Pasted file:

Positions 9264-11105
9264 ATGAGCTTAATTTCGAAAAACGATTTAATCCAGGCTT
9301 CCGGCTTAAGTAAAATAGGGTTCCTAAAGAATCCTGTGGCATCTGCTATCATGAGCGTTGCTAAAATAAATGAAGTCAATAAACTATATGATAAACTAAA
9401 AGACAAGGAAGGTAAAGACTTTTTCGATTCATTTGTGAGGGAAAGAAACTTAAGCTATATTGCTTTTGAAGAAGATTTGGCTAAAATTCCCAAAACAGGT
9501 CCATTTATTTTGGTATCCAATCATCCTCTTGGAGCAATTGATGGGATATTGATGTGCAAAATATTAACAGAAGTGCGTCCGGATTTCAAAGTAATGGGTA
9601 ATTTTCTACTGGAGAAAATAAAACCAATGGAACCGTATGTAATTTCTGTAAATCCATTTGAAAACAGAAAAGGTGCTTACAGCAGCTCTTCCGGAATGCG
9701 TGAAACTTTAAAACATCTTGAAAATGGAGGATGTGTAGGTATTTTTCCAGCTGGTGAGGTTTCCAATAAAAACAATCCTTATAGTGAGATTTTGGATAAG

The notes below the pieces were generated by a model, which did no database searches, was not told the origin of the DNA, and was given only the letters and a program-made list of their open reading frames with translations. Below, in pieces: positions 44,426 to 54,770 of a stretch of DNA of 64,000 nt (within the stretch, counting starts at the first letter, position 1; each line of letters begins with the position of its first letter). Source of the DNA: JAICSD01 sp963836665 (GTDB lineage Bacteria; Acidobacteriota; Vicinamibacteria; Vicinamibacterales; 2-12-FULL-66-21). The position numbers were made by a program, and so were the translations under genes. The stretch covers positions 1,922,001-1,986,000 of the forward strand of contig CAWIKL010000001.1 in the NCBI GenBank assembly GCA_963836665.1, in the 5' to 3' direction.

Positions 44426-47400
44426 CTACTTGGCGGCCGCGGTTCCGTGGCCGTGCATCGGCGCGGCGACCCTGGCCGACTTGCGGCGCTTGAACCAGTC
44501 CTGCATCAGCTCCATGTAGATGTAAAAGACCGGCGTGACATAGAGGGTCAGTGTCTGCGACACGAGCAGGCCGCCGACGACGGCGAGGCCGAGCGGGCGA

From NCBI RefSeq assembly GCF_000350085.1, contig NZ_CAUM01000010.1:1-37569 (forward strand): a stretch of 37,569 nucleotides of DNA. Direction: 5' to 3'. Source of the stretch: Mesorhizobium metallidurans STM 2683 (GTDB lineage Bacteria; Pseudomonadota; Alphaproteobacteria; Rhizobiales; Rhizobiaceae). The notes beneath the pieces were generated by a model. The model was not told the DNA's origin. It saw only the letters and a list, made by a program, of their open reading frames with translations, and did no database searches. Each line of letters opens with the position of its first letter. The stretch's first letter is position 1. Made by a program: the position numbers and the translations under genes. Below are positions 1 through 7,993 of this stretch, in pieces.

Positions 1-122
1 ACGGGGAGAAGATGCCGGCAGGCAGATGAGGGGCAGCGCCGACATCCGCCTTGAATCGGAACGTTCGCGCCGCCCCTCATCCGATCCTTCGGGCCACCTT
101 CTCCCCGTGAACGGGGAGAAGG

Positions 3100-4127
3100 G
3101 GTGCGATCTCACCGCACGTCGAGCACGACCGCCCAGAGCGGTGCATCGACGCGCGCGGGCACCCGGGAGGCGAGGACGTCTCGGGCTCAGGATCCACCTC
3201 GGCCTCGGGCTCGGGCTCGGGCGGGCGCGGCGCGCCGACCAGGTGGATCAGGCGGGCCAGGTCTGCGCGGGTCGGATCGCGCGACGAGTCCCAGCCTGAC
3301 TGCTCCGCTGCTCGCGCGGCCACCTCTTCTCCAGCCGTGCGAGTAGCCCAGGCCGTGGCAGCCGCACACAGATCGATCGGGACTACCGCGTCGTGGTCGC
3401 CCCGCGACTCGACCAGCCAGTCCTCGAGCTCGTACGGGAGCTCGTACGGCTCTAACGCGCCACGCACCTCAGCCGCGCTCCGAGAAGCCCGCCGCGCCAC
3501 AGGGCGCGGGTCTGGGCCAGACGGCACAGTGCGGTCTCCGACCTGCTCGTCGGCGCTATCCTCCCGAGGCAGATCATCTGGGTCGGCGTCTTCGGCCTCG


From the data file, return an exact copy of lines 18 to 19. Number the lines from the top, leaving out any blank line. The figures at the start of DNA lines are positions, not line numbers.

3101 GTGCGATCTCACCGCACGTCGAGCACGACCGCCCAGAGCGGTGCATCGACGCGCGCGGGCACCCGGGAGGCGAGGACGTCTCGGGCTCAGGATCCACCTC
3201 GGCCTCGGGCTCGGGCTCGGGCGGGCGCGGCGCGCCGACCAGGTGGATCAGGCGGGCCAGGTCTGCGCGGGTCGGATCGCGCGACGAGTCCCAGCCTGAC